Finally, we found that MZ-like B cells had increased expression of TACI. TACI is expressed mostly on MZ-like B cells, CD27+ MBCs, and plasma cells (31, 52). Here, TACI was mainly present on MZ-like B cells and rcMBCs and raMBCs, all expressing CD21 (Table 3; Table S2 in Supplementary Material; Figure 7). In addition, MZ-like B cells had lower frequencies of b220+ cells than the rest of the unswitched B cell subsets (Figure 7).
Figure 7. Distribution of expression of TACI and b220 B cell subpopulations in malaria-exposed individuals. Frequencies (%) expressed median and interquartile range of TACI-expressing B cells and b220-expressing B cells. Differences were assessed with the Friedman test plus Dunn’s post hoc test, comparing marginal zone (MZ)-like B cells versus every other B cell subset (*p < 0.05, **p < 0.01, ***p < 0.001). MBC, memory B cell; aaMBC, active atypical MBC; raMBC, resting atypical MBC; acMBC, active classical MBC; rcMBC, resting classical MBC; PCGC, plasmablast and germinal center cells.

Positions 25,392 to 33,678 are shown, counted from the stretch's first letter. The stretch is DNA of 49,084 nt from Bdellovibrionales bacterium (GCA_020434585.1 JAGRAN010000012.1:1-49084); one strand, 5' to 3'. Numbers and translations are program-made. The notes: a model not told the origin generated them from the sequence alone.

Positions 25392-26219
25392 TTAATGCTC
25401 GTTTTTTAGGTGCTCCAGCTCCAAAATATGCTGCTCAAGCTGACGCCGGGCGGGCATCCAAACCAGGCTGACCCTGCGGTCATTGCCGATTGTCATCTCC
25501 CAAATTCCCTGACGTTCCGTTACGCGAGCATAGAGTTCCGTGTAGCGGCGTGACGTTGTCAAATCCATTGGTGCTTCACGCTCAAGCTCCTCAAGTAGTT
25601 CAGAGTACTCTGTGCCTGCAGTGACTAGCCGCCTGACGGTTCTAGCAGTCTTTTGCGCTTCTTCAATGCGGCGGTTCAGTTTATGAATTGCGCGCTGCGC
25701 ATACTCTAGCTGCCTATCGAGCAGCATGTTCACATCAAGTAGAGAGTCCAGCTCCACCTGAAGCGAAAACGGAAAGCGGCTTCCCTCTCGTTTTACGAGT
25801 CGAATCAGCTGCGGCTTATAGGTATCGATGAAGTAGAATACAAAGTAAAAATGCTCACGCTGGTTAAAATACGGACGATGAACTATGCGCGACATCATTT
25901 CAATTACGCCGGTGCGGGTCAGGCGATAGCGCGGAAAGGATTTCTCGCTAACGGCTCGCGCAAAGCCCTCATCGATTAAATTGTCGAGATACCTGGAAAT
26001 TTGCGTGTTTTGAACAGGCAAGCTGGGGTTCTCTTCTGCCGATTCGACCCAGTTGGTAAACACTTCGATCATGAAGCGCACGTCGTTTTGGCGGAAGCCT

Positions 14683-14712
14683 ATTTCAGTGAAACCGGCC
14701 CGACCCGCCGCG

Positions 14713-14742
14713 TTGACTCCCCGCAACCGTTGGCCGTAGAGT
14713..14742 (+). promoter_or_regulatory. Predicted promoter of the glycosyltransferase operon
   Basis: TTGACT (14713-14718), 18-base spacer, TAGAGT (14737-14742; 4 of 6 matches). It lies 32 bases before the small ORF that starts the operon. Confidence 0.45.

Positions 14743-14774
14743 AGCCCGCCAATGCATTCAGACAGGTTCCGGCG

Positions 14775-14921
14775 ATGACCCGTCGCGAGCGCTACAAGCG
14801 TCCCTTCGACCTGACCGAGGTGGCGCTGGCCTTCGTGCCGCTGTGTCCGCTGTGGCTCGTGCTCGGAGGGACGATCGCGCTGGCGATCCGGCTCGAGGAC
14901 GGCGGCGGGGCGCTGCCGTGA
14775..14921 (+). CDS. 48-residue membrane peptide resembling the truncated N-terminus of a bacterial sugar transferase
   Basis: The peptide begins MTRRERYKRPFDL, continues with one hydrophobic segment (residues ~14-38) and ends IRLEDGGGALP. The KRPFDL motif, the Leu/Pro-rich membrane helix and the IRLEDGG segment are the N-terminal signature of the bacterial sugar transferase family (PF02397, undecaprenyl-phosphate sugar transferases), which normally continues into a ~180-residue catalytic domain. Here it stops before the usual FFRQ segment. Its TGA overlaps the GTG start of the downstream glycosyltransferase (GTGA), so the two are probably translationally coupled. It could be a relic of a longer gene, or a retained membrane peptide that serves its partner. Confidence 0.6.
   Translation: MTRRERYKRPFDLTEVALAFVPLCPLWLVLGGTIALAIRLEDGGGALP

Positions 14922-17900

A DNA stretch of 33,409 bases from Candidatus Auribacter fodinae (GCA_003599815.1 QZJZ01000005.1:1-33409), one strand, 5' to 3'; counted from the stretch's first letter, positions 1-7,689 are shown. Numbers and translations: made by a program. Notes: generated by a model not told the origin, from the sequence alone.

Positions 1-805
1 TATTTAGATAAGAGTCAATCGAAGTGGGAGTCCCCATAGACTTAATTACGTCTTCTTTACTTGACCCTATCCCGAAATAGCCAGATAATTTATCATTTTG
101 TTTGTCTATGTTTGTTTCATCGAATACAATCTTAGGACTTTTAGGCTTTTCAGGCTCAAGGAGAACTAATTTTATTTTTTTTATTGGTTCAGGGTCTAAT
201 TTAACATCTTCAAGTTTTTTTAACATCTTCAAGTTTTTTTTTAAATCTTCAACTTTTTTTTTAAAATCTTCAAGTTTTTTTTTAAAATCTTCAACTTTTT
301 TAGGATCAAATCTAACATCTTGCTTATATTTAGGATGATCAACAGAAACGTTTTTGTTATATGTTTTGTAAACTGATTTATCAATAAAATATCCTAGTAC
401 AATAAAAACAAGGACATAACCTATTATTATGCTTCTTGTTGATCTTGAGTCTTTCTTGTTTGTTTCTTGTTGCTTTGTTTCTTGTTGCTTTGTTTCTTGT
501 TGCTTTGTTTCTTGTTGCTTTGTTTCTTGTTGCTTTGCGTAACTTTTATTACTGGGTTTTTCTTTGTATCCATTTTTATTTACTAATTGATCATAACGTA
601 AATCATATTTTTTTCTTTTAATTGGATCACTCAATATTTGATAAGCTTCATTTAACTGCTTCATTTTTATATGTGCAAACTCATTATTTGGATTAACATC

Our findings confirm that the circulating B cell compartment of pregnant women with frequent Plasmodium antigen exposure is dramatically altered, likely because of modifications in the frequency and phenotype of different B cell subsets due to chronic immune activation. Malaria exposure is associated with an increase of aaMBC and a decrease of MZ-like B cell frequencies in peripheral blood, as reported in HIV (51, 58) and previous malaria (20, 26) studies.
Individuals highly exposed to malaria had more PD1+, CD95+, CD80+, CD71+, and CD40+ aaMBC than malaria non-exposed individuals. Within the malaria-exposed, expression (% and/or MFI) of PD1 and CD95 was highest in aaMBCs, consistent with the higher expression of PCPD1, the signaling regulator of PD1, shown in aaMBCs (28). Individuals chronically infected with Pf, HIV, HBV, or HCV, have higher PD1 expression on T cells, a marker of both activation and immune suppression (2, 11, 25), and its blockade is also a target for immune therapies in HCV and melanomas (45, 59, 61, 63). To the best of our knowledge, this is the first time that increased PD1 expression has been described on B cell subsets in the context of chronic malaria exposure. In addition, increased expression of Fas/CD95 by aaMBC-like phenotypes has previously been found in HIV infection (13), rheumatoid arthritis disease (15) and active systemic lupus erythematosus (16). Malaria-related increase in CD95 and PD1 expression on aaMBCs could be responsible for their increased susceptibility to cell death (64). However, this seems unlikely, as aMBCs are found at high frequencies in malaria-exposed populations (3, 14, 21, 25, 60).